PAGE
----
couples therapy
imago therapy

The Past is in the Present

I notice in my therapy practice, that it doesn't always occur to people that the present is a continuation of the past, and early life experiences still have power over our thoughts and behaviors, especially in intimate relationships. In my own case, I've had to think back a lot in trying to understand why the underlying fear that affects me in my marriage is fear of abandonment. I experienced it just yesterday. I came home from a long day on my own and my husband wasn't yet home from his. Right away I got worried, 'where could he be?' I allowed myself a cigarette reserved only for anxious moments, and by the time I smoked it, he was home. Sometimes when I'm walking up the block toward home, I'll think, 'what if something happened and he won't be there'. I could give many examples of tiny, unwarranted, pangs of panic.

Where do I come off worried about being abandoned? I was a first child, loved and secure. I picked a husband who is not the abandoning type. As a matter of fact, looking at the history of my adult years, if either of us has abandoning tendencies, it's me. Yet my worries didn't come from nowhere, so I've tried to figure out their source. I suspect that two events were pivotal.

When I was 10 years old, with a younger brother and sister, my mother's parents were killed in an automobile accident as they were driving to the Bronx from Scranton to visit us. I remember the phone call. My mother was 30 years old, and dependent on her parents. My sister remembers that Mom was unavailable and inconsolable for a year. I blocked it out. It was a first abandonment, and I reacted by steeling myself and refusing to care. As I got older, I watched my father succumb to the fatal curse of drink and fade away from us, slowly, but surely. An extremely painful abandonment, and one that has influenced my choice of men, I'm sure. So, as an adult, I look, and am, strong in my relationships, but even now, underneath, I feel scared that ultimately, things will take an unforeseen turn and I'll end up alone again.

People don't easily see these continuing patterns in their lives unless they look for them, yet examples are everywhere. A colleague friend had a very judgmental mother who never took the time to try to understand or appreciate her. Even after a successful marriage of 35 years, my friend feels unseen and unheard by her husband when they discuss problems. In her professional life, she has trouble appreciating how good a therapist she is. A man of 50 wonders why he has so little self-confidence. He was a middle child of six with a father who must have been suffering from severe depression or anxiety since he isolated himself almost totally from everyone, and a mother who valued the kids most when they didn't cause trouble. When he married, he didn't expect, nor did he get, much more from his wife. A young woman was brought up to be the center of the family's universe, lavished with anything she wanted, with a mother who agonized over her happiness and did whatever she could to solve her daughter's problems for her. Now, she has trouble keeping a relationship because her expectations of what a partner should be are unrealistic.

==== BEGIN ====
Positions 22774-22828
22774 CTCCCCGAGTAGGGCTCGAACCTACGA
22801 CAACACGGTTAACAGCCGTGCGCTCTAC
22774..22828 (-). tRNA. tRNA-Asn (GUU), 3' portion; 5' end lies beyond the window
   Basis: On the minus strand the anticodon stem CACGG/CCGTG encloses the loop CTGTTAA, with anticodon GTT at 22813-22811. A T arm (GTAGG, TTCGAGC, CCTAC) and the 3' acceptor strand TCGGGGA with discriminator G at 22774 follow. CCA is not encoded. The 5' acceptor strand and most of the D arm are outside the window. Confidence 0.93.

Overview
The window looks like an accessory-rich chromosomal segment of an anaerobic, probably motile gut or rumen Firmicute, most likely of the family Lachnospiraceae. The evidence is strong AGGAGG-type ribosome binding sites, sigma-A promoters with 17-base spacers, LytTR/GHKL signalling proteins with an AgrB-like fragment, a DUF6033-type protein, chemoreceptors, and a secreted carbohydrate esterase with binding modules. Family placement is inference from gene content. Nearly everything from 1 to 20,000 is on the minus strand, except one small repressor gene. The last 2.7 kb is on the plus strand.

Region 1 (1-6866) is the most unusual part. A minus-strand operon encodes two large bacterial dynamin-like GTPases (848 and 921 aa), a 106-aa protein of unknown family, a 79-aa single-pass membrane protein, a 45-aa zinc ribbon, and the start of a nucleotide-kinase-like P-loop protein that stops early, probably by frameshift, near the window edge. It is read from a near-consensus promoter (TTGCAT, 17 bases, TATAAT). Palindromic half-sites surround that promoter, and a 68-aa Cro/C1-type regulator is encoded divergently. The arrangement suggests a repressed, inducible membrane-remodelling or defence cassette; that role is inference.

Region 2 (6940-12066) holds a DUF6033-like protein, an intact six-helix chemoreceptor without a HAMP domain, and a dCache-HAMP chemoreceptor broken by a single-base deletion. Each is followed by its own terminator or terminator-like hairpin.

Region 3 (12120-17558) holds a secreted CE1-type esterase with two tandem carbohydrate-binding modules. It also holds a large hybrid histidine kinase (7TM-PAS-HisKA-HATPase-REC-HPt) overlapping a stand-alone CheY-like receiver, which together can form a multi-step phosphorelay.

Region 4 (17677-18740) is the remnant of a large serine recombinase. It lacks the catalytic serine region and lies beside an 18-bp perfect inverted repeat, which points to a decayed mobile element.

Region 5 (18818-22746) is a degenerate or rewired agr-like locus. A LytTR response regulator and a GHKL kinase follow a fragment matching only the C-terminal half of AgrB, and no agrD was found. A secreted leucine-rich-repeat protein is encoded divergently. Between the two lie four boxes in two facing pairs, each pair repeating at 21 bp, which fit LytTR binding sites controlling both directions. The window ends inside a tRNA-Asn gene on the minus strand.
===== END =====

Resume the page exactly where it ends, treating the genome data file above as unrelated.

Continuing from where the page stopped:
Once its recognized that patterns from the past are replaying in the present, however, they lose the power to cause unconscious, self-defeating feelings and behaviors. We become aware, and work on moving past them. Even better, we can explain to our partners how the past still sets off certain reactions in us, and ask them to be more sensitive to our vulnerabilities and find ways to make it easier for us while we're trying to grow. We, of course, will do the same for them. When partners are willing to care for each other in this way, the relationship is therapeutic. Love and appreciation grow.

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